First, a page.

I can imagine you'd still get marks for contextualising, but without the points relating to the perspective itself, I wouldn't get my hopes up!

    For Rosenhan, one behaviour was definitely that the pseudopatients noted observations in a notepad, first secretly and then whilst in the view of others; the second behaviour that I considered putting down (and a lot of my classmates did) was queuing for lunch. However, I decided upon saying the pseudopatients tried to engage in conversation with the staff whenever possible. It could be either, honestly.
    Saying ''in relation to ethical issues'' means that you state the ethical strengths and weaknesses for studies which take the approach.

    For last year's exam, all you had to do was state strenghts and weakness of lab studies and use evidence from the cognitive or behaviorist approach
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    (Original post by gemmax6x)
    That would be an A, it equals 88 marks, it's 81 to get an A!
    Even better then! They could easily achieve a B then, taking into account all lost marks on section A.
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    (Original post by Kiytt)
    I am sorry to say this, but I'm not sure if you answered the 12-marker right... or on the contrary, I got it entirely wrong. Perhaps you did not type it out like you answered it, but I ought to clarify for anyone else worried too.

    The question was: Discuss strengths and weaknesses of the psychodynamic perspective in relation to ethical issues.
    Your answer would be perfect had the question been "psychodynamic studies"—but because it asks for the "perspective", they most likely expected you to state strengths and weaknesses of the perspective related to ethical issues as your points, rather than where ethical issues have occurred/been avoided in the two psychodynamic studies.

    I can imagine you'd still get marks for contextualising, but without the points relating to the perspective itself, I wouldn't get my hopes up!

    For Rosenhan, one behaviour was definitely that the pseudopatients noted observations in a notepad, first secretly and then whilst in the view of others; the second behaviour that I considered putting down (and a lot of my classmates did) was queuing for lunch. However, I decided upon saying the pseudopatients tried to engage in conversation with the staff whenever possible. It could be either, honestly.
    i was going to put the queuing for lunch but then i thought that was not what the question asking
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    (Original post by thiss1)
    i said for loftus and palmer that they all watched the same flim clip is that correct
    Yeah the controls were the same film clip, randomising the order of the film clips and randomising the order of the qs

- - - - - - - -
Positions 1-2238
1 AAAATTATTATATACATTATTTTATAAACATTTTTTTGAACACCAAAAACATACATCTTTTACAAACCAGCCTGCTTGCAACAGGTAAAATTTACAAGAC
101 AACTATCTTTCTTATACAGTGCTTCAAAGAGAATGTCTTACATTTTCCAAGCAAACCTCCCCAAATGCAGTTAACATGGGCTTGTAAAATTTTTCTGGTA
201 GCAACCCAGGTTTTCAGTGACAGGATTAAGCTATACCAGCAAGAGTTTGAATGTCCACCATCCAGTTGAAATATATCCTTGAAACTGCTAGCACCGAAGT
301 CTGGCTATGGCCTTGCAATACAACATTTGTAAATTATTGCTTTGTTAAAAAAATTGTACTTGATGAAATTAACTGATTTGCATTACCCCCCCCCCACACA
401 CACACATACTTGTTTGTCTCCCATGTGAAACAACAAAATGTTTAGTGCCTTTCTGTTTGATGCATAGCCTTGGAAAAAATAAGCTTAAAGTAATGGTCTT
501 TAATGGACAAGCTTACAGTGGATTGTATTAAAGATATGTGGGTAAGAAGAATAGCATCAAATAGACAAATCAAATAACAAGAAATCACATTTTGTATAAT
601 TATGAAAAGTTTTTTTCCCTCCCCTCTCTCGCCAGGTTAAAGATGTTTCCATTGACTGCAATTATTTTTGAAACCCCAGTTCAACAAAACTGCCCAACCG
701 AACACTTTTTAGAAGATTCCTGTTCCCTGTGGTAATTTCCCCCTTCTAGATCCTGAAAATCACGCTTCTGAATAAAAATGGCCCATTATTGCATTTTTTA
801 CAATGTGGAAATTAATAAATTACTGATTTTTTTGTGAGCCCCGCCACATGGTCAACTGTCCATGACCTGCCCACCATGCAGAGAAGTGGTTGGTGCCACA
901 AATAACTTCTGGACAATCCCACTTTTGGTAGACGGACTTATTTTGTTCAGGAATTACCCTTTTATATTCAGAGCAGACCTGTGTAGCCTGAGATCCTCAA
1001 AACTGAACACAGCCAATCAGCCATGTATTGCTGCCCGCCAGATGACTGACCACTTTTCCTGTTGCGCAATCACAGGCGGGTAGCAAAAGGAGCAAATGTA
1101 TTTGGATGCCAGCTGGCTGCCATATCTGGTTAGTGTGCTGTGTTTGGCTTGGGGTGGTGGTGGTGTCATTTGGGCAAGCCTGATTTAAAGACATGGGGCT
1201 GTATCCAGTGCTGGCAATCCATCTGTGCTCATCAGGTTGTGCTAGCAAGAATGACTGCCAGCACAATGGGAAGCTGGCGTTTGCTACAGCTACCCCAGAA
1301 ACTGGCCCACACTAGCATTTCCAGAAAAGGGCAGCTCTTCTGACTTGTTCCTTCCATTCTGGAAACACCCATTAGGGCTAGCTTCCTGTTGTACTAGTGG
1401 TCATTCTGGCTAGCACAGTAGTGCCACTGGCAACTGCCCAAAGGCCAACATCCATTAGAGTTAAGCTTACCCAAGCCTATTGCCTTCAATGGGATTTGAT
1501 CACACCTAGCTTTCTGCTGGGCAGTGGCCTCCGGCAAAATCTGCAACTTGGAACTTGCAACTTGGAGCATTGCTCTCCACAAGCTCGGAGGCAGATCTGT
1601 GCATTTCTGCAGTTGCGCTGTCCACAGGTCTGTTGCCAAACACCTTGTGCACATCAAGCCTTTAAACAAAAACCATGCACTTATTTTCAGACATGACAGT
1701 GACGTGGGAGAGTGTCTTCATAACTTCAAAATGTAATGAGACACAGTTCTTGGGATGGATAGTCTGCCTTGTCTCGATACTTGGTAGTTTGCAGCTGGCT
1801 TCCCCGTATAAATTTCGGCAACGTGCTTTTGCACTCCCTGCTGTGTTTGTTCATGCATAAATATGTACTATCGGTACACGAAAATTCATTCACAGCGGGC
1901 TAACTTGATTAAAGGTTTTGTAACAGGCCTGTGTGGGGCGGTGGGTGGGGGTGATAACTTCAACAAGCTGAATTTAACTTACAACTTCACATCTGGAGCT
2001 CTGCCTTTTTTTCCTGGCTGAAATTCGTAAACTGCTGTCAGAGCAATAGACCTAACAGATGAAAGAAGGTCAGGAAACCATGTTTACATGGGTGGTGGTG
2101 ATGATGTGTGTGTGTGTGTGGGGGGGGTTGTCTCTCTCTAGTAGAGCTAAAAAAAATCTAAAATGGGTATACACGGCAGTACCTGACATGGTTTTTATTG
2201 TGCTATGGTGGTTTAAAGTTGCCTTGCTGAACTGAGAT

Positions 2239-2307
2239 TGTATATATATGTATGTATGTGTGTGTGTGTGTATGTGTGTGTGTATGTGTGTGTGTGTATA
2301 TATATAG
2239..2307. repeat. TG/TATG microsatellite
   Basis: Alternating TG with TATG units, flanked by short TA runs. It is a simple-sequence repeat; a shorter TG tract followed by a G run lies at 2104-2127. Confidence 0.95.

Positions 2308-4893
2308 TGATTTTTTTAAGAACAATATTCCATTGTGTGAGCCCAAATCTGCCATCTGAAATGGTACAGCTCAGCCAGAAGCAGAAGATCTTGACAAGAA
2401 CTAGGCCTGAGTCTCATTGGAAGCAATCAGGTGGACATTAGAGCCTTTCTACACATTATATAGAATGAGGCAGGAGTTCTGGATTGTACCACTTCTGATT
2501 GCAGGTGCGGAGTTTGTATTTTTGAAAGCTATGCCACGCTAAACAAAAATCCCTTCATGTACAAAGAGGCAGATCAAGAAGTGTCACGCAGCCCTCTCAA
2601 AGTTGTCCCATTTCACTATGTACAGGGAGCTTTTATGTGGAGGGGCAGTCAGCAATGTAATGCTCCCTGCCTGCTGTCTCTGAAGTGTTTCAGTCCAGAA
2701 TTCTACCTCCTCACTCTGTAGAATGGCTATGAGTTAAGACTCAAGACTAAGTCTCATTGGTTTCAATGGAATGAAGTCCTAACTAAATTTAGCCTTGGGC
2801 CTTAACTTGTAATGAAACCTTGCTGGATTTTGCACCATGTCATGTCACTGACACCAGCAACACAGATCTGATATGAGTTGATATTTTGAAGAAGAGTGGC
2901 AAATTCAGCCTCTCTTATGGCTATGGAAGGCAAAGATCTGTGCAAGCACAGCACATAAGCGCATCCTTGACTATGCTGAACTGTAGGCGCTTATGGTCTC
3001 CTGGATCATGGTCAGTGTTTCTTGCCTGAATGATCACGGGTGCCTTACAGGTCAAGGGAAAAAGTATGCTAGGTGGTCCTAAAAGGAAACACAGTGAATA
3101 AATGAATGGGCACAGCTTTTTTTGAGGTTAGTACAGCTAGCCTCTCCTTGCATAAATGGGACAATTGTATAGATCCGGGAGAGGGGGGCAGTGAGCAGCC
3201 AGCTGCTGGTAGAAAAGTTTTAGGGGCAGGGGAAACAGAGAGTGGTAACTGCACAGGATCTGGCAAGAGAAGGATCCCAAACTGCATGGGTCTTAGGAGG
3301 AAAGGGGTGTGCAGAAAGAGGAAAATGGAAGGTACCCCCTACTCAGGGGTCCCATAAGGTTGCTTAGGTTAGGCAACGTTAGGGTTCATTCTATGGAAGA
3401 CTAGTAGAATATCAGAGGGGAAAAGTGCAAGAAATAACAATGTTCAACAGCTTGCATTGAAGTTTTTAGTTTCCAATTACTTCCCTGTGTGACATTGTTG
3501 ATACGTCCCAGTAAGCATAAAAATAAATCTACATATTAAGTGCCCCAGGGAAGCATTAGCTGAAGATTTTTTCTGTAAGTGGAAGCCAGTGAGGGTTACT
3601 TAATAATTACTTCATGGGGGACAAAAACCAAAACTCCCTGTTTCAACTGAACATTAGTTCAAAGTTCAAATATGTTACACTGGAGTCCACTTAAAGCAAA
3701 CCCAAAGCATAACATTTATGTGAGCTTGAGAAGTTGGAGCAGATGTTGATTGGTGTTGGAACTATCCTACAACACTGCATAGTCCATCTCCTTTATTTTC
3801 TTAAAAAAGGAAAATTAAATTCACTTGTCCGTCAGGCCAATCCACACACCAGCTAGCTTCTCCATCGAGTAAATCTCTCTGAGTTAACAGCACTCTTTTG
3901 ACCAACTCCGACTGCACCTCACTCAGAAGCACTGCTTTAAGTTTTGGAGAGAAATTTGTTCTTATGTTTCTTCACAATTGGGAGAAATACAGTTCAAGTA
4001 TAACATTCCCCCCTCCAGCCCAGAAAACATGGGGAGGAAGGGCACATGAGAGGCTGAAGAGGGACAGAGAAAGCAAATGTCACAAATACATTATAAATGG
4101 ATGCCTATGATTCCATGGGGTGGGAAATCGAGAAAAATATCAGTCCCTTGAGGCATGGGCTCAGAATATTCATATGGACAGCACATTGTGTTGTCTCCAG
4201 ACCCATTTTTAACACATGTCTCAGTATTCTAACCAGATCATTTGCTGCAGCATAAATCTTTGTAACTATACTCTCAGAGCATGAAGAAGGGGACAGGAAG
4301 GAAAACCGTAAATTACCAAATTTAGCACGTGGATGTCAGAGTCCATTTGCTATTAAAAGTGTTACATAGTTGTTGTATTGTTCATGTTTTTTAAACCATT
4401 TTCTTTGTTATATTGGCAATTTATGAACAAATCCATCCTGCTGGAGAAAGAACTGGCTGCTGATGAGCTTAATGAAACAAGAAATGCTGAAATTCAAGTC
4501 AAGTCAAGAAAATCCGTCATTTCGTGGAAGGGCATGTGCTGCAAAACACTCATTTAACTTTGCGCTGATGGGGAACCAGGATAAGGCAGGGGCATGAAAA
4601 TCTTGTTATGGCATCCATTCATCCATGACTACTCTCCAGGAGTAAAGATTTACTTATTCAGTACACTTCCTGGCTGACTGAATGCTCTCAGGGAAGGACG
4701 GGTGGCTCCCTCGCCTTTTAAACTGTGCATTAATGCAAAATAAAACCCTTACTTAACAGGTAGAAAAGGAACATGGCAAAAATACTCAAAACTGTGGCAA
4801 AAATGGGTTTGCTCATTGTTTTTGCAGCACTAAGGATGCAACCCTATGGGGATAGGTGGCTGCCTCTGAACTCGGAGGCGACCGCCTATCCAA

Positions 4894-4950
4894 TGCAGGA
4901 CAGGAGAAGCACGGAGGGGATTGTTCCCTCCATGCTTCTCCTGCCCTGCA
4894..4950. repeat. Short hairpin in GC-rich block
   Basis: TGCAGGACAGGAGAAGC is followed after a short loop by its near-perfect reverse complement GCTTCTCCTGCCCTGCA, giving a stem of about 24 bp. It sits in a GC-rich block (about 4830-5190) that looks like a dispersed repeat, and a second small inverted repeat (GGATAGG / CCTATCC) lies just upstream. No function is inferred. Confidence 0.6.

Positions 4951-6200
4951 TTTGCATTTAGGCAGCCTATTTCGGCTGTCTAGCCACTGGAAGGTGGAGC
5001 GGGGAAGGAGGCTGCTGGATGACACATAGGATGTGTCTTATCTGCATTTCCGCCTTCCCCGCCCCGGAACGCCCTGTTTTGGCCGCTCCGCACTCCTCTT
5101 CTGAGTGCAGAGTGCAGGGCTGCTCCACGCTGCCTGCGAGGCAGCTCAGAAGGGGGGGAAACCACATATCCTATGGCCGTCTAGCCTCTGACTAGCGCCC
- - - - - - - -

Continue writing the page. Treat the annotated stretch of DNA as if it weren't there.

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    (Original post by Kiytt)
    I am sorry to say this, but I'm not sure if you answered the 12-marker right... or on the contrary, I got it entirely wrong. Perhaps you did not type it out like you answered it, but I ought to clarify for anyone else worried too.

    The question was: Discuss strengths and weaknesses of the psychodynamic perspective in relation to ethical issues.
    Your answer would be perfect had the question been "psychodynamic studies"—but because it asks for the "perspective", they most likely expected you to state strengths and weaknesses of the perspective related to ethical issues as your points, rather than where ethical issues have occurred/been avoided in the two psychodynamic studies.

    I can imagine you'd still get marks for contextualising, but without the points relating to the perspective itself, I wouldn't get my hopes up!

    For Rosenhan, one behaviour was definitely that the pseudopatients noted observations in a notepad, first secretly and then whilst in the view of others; the second behaviour that I considered putting down (and a lot of my classmates did) was queuing for lunch. However, I decided upon saying the pseudopatients tried to engage in conversation with the staff whenever possible. It could be either, honestly.
    Well I'd felt I'd related them to the perspective pretty well, and the strengths and weaknesses were only in note form. I did PEC format, and the C part always related to the perspective in general (I had to think a lot about the specific points and how they'd relate to it).

    Plus, I don't understand how you'd relate a generic point, like reductionist or practical applications to ethics. It simply doesn't go. Whereas something like confidentiality fits in because both EW and Hans weren't the actual names of the participants. Thereby allowing their identities to remain hidden from public display and ridicule, which can go onto create a poorer reputation in psychology.

    I'm going to have a look at what my classmates did and what my teacher recommends. But I'm pretty confident on the rest of the exam, 12 marks may not be a bad hiccup.

    I put the fact that pseudo patients behaved in a sane way and went onto babble about that.
    Then that they were talking with some of the other, real, patients about goings on in the hospital.
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    (Original post by jadder1224)